E-commerce is growing rapidly in Southeast Asia, but women are not always the full beneficiaries. Here is how the industry can become a pivotal factor of gender equality for Southeast Asian female workers.
E-commerce could boost economic recovery and impact the conditions of Southeast Asian women workers, according to a report from the International Corporation (IFC). There is a strong incidence of female entrepreneurs in the economies of the area. For instance, on Lazada’s e-commerce platform, about one-third of Indonesian businesses and two-thirds of businesses in the Philippines are women-owned. However, these companies tend to be smaller, have lower average sales, and have fewer employees.
The IFC, a member of the World Bank, is the largest global development institution. Last week it published the report Women and e-commerce in Southeast Asia, which observes the development trends of the digital economy in the region. The focus is on the driver of the post-pandemic recovery: the spread of online transactions. "In Southeast Asia, e-commerce became a lifeline for individuals' daily essentials as well as a natural business strategy pivot for vendors and brands when offline operations were affected by COVID-19 safety measures", said Chun Li, CEO of Lazada Group.
In general, we have observed ambivalent effects of the COVID-19 pandemic on the economies of Southeast Asia. On the one hand, it has blown away some sectors of traditional economies, which were substituted by the flourishing reality of digital entrepreneurship. Lockdowns and containment measures have required small and large businesses to adapt to a new model of work, production and consumption, where e-commerce has emerged.
On the other hand, the pandemic has exacerbated gender inequalities, , burdening Asian women workers much more than their male counterparts. This shows that technological progress is not a channel for social emancipation: precise political interventions are needed so that material (and digital) availability is converted into real opportunities, especially for women. Female participation in the future of work is listed among the United Nations sustainable development goals, which promote systemic action in support of socio-economic development that cannot be separated from the full involvement of the female workforce. At the regional level, many steps have been taken in terms of policies for female inclusion, but these efforts have not yet translated into progress towards a real increase in the economic and professional weight of Asian women. The most urgent challenges concern labour force participation, gender discrimination in employment, financial inclusion and representation in senior management positions.
Several considerations apply to the digital economy. The e-commerce market in Southeast Asia has tripled since 2015 and is expected to triple again by 2025. The IFC report focuses on how to broaden the beneficiary base of this digital boom and believes it is crucial to overcome discriminatory barriers that prevent women from fully participating in the benefits of the digital economy. The report suggests how e-commerce can offer a solution to the eternal trade-off between family and work, which women are often called upon to deal with. According to the Asian Development Bank, increasing female participation in the workforce and closing the wage gap would have a huge impact on the growth of the region in general: the estimated benefits have been quantified at $ 3.2 trillion in the economies of Asia-Pacific.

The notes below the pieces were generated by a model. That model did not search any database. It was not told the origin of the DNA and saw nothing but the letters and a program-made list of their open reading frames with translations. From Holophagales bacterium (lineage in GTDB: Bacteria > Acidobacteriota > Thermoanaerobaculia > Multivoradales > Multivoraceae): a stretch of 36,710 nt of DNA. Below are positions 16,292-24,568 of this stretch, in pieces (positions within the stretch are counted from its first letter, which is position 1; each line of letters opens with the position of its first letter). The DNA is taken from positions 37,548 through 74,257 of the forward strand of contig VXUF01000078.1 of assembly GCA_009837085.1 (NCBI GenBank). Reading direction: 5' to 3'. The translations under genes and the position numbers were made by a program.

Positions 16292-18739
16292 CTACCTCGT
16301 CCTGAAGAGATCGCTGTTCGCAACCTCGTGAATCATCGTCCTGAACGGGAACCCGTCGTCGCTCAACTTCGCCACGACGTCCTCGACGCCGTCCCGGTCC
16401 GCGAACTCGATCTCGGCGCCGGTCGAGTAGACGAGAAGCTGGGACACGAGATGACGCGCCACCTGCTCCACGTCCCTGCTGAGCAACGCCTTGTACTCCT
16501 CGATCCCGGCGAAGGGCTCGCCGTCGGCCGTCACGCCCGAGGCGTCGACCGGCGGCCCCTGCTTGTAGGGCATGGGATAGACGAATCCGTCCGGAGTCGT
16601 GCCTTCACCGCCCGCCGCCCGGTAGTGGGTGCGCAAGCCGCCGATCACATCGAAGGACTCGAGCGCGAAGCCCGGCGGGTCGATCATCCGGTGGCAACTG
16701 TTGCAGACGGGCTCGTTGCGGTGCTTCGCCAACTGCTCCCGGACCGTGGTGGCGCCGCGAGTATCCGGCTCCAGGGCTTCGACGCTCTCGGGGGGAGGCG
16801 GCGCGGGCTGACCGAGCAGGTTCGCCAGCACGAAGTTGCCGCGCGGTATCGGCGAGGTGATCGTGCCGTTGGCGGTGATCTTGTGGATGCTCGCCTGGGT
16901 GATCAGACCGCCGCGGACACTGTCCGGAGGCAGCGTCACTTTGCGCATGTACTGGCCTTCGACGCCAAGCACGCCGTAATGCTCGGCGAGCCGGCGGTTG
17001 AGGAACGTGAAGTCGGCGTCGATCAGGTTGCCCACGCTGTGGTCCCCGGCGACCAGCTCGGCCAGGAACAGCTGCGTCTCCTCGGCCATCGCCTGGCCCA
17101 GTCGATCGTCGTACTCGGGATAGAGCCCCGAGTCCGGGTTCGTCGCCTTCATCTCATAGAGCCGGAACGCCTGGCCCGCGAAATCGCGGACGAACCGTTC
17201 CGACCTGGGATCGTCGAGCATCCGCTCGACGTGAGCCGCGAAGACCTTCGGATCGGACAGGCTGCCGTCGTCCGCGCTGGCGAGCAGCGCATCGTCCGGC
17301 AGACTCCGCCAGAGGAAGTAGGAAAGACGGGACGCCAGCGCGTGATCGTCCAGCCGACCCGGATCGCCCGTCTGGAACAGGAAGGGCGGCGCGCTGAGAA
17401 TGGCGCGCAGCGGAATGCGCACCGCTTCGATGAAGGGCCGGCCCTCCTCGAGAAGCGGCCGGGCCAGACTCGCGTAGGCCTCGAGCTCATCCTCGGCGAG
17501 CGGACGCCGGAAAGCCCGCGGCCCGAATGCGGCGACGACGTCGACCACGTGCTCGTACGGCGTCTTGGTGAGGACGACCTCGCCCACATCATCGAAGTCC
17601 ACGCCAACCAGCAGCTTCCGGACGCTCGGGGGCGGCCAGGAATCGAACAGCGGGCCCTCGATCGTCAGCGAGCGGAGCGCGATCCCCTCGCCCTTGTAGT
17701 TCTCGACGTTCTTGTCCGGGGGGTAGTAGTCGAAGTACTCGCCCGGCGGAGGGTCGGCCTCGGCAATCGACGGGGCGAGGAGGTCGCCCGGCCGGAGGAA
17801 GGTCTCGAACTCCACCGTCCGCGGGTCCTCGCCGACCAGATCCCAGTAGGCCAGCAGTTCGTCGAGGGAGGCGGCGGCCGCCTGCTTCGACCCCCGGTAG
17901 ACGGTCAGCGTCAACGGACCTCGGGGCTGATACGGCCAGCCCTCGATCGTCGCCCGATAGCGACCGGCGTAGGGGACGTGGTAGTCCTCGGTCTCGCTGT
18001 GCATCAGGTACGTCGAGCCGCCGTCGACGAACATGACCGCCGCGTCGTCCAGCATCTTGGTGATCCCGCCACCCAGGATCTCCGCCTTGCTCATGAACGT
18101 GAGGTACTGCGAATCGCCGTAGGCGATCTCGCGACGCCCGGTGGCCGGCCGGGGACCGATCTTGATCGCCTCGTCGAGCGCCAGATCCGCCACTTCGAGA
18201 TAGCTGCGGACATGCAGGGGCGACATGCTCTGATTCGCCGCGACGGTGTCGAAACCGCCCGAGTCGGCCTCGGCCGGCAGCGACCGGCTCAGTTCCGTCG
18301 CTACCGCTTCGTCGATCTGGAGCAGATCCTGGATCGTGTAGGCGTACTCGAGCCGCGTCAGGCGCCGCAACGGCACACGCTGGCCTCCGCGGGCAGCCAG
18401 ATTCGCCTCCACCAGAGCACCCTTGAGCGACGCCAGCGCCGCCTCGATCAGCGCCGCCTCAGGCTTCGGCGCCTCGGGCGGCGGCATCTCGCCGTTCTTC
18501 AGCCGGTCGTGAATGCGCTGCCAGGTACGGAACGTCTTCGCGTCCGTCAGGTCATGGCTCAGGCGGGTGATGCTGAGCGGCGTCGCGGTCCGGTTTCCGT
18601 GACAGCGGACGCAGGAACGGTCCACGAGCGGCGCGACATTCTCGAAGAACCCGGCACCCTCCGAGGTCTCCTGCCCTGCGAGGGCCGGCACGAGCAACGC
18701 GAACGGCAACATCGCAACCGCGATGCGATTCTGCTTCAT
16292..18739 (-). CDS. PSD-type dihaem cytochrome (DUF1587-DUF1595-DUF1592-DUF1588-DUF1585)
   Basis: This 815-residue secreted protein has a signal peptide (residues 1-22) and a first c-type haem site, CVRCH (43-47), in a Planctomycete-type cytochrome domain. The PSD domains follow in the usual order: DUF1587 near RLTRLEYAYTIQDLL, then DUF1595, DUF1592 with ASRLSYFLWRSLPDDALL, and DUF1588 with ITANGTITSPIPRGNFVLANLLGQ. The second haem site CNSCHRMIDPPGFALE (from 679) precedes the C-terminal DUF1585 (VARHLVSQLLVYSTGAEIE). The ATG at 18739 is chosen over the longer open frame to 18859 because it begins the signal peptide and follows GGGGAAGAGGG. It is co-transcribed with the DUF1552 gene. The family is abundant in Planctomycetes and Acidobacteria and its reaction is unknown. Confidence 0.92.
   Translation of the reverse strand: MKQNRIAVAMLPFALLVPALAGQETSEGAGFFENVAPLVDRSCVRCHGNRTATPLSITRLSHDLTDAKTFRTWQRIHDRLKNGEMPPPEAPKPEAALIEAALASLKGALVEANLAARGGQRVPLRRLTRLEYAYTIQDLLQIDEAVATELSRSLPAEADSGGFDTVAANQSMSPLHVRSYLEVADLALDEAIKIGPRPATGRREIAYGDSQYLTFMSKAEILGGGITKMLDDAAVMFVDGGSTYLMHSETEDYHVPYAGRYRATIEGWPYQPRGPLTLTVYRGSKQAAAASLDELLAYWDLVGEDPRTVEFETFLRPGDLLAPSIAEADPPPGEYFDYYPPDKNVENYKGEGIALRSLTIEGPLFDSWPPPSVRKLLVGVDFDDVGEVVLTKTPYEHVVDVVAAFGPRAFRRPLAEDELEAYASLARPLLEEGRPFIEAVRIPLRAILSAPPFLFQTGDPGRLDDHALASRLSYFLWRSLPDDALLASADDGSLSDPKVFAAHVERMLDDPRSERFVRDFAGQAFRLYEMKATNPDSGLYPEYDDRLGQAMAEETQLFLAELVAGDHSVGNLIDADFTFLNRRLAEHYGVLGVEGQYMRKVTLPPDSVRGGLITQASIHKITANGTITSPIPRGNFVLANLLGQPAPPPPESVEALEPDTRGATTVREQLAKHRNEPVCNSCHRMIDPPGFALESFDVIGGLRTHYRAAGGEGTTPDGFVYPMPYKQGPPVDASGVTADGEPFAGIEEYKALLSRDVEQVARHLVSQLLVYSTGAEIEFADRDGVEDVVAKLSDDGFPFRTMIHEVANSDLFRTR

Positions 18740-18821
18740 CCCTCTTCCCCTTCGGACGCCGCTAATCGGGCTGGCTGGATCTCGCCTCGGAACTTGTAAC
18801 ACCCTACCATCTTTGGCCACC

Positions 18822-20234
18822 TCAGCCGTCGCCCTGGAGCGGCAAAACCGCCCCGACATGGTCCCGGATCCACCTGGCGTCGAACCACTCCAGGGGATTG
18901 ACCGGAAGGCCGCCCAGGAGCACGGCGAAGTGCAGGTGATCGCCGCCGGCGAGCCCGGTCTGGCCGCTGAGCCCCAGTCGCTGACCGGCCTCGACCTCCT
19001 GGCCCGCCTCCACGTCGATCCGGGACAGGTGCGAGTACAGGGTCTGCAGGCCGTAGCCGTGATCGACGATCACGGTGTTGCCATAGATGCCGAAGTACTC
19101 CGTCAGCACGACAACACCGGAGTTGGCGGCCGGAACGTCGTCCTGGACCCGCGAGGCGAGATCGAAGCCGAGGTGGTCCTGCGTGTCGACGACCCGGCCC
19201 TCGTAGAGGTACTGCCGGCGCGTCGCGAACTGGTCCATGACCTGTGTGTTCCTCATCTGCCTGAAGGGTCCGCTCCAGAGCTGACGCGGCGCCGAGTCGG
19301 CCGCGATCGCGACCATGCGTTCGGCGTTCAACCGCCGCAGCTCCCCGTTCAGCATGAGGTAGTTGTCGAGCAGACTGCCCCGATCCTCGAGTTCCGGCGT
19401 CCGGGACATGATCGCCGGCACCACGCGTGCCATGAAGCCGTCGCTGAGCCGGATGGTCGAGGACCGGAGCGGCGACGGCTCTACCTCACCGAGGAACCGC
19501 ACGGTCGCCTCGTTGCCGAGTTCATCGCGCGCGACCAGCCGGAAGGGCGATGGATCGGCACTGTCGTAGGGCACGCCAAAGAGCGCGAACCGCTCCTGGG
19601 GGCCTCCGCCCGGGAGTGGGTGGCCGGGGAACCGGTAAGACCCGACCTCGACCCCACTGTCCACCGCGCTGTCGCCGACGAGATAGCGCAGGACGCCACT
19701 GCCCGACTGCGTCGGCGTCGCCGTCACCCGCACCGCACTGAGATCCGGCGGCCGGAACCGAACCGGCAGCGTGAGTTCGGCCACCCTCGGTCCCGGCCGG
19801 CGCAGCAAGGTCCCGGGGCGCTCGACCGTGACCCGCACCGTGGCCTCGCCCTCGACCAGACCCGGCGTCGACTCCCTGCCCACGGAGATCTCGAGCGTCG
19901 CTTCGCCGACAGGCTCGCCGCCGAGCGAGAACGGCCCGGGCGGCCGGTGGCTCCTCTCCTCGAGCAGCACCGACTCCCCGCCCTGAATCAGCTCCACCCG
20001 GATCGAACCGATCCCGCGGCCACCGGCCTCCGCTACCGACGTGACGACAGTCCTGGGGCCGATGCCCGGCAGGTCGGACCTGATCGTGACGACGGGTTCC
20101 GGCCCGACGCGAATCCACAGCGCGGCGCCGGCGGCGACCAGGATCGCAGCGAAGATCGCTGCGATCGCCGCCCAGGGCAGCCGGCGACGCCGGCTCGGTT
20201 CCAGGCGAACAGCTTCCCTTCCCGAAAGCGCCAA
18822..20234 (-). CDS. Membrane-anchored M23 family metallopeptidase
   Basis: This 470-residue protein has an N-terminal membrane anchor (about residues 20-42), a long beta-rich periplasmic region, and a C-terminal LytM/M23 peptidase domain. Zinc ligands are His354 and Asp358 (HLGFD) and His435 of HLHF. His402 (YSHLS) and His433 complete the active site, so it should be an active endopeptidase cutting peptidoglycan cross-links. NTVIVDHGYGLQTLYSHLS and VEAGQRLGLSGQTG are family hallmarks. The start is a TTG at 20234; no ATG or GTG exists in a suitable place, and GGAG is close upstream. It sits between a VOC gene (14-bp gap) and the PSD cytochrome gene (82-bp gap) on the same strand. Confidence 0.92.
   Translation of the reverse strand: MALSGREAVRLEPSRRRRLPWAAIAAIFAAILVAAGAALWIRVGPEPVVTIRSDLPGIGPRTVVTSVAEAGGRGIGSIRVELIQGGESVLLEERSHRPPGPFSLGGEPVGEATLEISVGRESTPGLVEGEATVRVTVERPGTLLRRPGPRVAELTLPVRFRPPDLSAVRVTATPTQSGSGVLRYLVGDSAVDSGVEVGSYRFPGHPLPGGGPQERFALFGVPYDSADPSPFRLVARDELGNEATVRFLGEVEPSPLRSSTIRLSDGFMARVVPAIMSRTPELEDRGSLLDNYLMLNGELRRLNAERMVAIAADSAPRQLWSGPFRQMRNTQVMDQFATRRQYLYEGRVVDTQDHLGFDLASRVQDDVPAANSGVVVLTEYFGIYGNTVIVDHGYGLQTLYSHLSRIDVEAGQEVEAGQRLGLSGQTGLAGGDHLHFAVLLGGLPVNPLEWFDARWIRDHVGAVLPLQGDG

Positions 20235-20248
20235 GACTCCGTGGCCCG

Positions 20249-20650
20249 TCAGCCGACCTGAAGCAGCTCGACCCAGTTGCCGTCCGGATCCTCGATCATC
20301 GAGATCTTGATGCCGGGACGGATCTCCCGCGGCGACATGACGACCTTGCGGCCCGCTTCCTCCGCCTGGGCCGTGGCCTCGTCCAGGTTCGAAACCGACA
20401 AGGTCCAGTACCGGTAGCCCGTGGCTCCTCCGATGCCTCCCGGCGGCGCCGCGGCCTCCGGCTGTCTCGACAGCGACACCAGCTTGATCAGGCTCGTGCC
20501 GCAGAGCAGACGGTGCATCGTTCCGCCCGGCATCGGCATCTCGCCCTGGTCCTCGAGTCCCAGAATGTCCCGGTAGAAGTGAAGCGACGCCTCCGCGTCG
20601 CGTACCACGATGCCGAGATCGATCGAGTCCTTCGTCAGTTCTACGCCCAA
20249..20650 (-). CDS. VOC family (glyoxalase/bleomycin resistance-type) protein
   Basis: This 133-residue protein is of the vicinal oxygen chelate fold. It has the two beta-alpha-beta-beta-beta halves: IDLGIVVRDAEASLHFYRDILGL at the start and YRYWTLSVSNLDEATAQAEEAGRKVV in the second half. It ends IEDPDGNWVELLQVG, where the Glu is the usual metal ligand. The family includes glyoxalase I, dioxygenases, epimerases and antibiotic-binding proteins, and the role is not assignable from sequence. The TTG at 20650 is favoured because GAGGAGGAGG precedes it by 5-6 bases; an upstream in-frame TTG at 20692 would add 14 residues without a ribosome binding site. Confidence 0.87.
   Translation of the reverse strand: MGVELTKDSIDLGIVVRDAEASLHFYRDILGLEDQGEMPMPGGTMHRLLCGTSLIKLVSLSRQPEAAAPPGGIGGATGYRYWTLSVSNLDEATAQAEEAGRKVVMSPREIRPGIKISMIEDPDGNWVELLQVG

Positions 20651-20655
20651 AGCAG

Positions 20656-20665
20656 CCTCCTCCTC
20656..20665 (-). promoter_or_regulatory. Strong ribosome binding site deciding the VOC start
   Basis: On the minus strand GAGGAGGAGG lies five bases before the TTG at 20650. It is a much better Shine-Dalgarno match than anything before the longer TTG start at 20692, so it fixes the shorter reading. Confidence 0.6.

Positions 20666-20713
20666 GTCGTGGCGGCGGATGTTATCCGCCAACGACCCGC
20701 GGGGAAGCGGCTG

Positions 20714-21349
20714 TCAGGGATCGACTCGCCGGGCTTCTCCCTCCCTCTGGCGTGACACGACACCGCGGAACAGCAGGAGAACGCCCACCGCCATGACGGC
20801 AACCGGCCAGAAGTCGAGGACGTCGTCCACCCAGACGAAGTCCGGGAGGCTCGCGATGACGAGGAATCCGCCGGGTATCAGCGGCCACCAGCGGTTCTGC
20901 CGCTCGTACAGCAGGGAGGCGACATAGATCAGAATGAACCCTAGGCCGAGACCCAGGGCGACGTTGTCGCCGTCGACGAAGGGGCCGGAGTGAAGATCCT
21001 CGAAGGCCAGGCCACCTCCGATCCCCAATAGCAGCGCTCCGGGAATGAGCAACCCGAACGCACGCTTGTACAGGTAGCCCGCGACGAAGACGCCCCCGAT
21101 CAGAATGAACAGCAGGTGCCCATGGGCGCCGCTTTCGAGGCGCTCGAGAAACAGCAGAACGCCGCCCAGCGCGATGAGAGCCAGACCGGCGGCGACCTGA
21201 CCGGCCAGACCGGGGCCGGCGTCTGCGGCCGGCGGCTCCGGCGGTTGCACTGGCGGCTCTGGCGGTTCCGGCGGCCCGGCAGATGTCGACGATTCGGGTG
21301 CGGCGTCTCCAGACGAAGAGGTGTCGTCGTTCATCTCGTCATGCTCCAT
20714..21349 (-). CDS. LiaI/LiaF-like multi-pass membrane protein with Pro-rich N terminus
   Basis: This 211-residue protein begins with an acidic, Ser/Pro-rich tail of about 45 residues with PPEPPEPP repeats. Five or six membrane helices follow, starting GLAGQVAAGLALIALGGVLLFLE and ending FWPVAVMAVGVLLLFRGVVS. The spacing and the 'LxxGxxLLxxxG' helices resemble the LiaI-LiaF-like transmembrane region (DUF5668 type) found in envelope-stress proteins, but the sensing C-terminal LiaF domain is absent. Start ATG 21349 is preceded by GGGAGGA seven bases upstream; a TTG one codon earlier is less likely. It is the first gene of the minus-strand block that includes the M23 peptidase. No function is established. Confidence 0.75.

Southeast Asia is one of the few regions where the presence of women in the labour market is declining, but it has at least one feature in common with most economies in the world: the vast majority of the unpaid domestic work is done disproportionately by women. In the IFC report, there is the significant testimony of an entrepreneur who says: "My home was far from my workplace and my little one was still a child. Eventually, I decided to quit my full-time job. But I was used to working, so I started selling online”. An example that many others could follow.
If care work employs mostly women, and mostly for free, e-commerce can be a game-changer. It would guarantee more flexibility for Asian workers and allow them to emancipate themselves economically by running a business activity with leaner production models. On the other hand, without adequate public measures to support the substantial inclusion of women in the digital economy, the risk may be to create profitable digital services without questioning the structural discriminations that prevent women's full inclusion in the job market. Asian women workers may be asking for e-commerce as well as "bread and roses" (a song manifesto for the income and dignity of American workers at the beginning of the last century), but the lack of careful political intervention to accompany its development could be a missed opportunity for gender equality.